LastPass is likely knowingly restricting users from exporting their passwords while putting their new pricing plan into effect. This makes the user have to choose between paying an increased price for LastPass or losing access to all of their online accounts. If this is true, they are in major violation of Article 20 of the GDPR.

REPORT Lufthansa group confirmed that 18,000 flights had been flown empty to keep airport slots - AIRLIVE #economy

The airline’s parent company, Lufthansa Group, confirmed that 18,000 flights had been flown empty, including 3,000 Brussels Airlines services, according to a report in The Bulletin.

EU rules require that airlines operate a certain percentage of scheduled flights to keep their slots at major airports.

Under these “use it or lose it” regulations, prior to the pandemic carriers had to utilise at least 80pc of their scheduled take-off and landing slots.

NASA Says Webb’s Excess Fuel Likely to Extend its Lifetime Expectations – James Webb Space Telescope #science #engineering #space

After a successful launch of NASA’s James Webb Space Telescope Dec. 25, and completion of two mid-course correction maneuvers, the Webb team has analyzed its initial trajectory and determined the observatory should have enough propellant to allow support of science operations in orbit for significantly more than a 10-year science lifetime.  (The minimum baseline for the mission is five years.)

The analysis shows that less propellant than originally planned for is needed to correct Webb’s  trajectory toward its final orbit around the second Lagrange point known as L2, a point of gravitational balance on the far side of Earth away from the Sun. Consequently, Webb will have much more than the baseline estimate of propellant – though many factors could ultimately affect Webb’s duration of operation.

US grounded planes as a 'precaution' after a North Korean missile launch – KION546 #security #politics

An unusual ground stop was issued to some pilots for a short period of time following a North American Aerospace Defense Command alert of a launch of a North Korean missile, a US official said Tuesday.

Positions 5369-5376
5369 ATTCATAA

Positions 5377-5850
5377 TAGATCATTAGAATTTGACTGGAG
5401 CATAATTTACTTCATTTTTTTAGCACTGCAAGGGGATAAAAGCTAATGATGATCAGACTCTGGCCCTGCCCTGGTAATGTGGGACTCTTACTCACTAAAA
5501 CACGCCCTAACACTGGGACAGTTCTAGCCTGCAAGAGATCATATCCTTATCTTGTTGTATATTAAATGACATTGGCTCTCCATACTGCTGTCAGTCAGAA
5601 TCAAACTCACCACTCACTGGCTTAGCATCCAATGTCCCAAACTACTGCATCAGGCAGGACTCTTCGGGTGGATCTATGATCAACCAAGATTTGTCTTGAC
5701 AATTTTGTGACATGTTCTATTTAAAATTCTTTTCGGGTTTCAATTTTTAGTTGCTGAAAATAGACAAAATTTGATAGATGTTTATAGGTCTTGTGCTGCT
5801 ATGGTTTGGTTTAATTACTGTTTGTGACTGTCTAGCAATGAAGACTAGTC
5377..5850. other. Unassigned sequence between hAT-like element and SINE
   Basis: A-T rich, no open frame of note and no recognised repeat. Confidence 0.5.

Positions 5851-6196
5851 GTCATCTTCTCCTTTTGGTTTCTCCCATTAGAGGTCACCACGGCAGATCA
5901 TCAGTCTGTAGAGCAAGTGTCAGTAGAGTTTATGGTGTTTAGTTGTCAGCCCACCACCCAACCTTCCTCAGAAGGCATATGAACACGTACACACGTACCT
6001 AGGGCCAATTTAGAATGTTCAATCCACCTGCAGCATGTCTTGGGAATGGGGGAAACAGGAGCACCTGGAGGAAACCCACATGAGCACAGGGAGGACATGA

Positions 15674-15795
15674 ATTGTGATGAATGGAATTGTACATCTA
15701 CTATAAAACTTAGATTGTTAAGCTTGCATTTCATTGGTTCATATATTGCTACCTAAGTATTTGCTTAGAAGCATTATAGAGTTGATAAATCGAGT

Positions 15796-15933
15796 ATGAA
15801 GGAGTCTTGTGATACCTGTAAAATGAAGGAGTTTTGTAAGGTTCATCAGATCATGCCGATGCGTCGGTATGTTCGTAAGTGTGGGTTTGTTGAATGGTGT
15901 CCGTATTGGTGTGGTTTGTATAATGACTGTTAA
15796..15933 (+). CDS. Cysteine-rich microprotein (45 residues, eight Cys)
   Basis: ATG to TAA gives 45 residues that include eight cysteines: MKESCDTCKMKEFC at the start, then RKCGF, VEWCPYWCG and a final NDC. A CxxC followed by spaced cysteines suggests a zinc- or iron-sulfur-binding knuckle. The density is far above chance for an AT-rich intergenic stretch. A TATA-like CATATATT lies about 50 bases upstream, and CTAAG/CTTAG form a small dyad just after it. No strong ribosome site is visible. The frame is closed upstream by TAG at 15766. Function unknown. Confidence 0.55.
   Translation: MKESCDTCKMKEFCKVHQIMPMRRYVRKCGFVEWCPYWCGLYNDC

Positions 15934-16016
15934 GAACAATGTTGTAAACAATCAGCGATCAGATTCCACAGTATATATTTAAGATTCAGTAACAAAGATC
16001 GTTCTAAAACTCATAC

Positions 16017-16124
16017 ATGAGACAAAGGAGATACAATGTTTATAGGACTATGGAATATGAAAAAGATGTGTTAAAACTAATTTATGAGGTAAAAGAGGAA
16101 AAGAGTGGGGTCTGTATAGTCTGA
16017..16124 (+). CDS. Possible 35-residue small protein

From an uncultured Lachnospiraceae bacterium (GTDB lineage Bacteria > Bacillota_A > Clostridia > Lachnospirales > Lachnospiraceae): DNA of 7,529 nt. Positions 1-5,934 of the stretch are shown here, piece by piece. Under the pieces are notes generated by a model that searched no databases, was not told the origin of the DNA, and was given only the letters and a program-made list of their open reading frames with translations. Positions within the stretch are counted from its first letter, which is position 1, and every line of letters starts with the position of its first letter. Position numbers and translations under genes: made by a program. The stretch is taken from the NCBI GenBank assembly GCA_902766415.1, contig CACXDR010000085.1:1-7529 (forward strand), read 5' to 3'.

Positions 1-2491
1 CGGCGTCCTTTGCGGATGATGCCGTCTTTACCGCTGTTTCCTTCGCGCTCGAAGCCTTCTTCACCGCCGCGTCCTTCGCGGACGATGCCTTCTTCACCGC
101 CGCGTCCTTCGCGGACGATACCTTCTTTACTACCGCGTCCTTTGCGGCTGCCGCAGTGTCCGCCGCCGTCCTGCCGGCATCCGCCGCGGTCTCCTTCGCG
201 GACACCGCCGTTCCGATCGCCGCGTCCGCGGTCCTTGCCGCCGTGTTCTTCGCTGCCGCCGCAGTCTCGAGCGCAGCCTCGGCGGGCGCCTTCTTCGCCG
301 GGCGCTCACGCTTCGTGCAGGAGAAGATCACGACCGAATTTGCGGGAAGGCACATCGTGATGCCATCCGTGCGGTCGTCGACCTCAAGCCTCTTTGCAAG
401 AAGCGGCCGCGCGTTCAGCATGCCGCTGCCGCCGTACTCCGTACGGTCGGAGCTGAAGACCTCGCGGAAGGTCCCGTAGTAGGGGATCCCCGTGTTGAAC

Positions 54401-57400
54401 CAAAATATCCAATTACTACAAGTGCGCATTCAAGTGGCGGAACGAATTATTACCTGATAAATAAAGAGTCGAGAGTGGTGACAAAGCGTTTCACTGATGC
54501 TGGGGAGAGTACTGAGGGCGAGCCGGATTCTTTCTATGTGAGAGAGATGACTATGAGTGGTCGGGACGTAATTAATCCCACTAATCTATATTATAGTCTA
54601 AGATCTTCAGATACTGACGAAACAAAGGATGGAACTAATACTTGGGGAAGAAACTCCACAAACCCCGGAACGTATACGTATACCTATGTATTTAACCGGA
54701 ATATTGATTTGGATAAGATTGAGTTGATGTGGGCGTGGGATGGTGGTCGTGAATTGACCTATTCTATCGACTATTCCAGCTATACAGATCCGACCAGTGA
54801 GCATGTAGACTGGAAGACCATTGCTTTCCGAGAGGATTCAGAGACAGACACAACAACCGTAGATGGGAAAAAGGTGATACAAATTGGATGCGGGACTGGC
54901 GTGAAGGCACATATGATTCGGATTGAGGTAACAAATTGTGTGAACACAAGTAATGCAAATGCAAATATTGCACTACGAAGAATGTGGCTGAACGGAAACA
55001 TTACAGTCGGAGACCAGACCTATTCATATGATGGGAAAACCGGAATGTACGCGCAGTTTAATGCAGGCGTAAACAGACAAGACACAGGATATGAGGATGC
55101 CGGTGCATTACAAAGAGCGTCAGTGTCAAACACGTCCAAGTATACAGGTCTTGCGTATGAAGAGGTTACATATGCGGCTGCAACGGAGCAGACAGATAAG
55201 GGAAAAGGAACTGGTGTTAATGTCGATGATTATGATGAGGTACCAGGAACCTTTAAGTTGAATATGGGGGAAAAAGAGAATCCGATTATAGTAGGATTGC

The official says it was not a national ground stop and may have been issued by a regional air traffic control facility.

“No warning was issued by NORAD HQ,” regarding a potential threat to the US, according to Captain Pamela Kunze, the chief NORAD spokesperson.

The Federal Aviation Administration, responsible for the nation’s air traffic control system, said the ground stop was to err on the side of safety.

Google Is Intentionally Making Its Products Worse for Users. The Reason Might Surprise You | #bigcorp #copyrights

Last week, the International Trade Commission (ITC) ruled that Google infringed on five patents held by Sonos, related to creating and controlling speaker groups. The ITC entered an order that would have restricted the importation and sale of a variety of the company's Nest smart speakers.

Sonos, as one might expect, declared it a total victory because its patents were affirmed as valid, and the ITC agreed that Google had stolen its technology for use in its own products. The company was hoping Google would pay it a royalty for the infringing technology.

It turns out that it might not be such a victory after all--for anyone involved. That's because, instead of paying Sonos a royalty, Google decided it would simply send out a software update to the products in question to remove the capabilities that are covered by the patents.

Microsoft posts its own teardown and repair video for the Surface Laptop SE | Ars Technica #hardware

Usually, when you want to see a step-by-step teardown video for a Surface device, you need to go to a third-party outfit like iFixit. But today, Microsoft's Surface YouTube channel posted its own teardown video for the cheap, education-focused Surface Laptop SE. In the video, a Microsoft engineer completely disassembles the laptop (with iFixit tools, no less) while describing each step as he goes.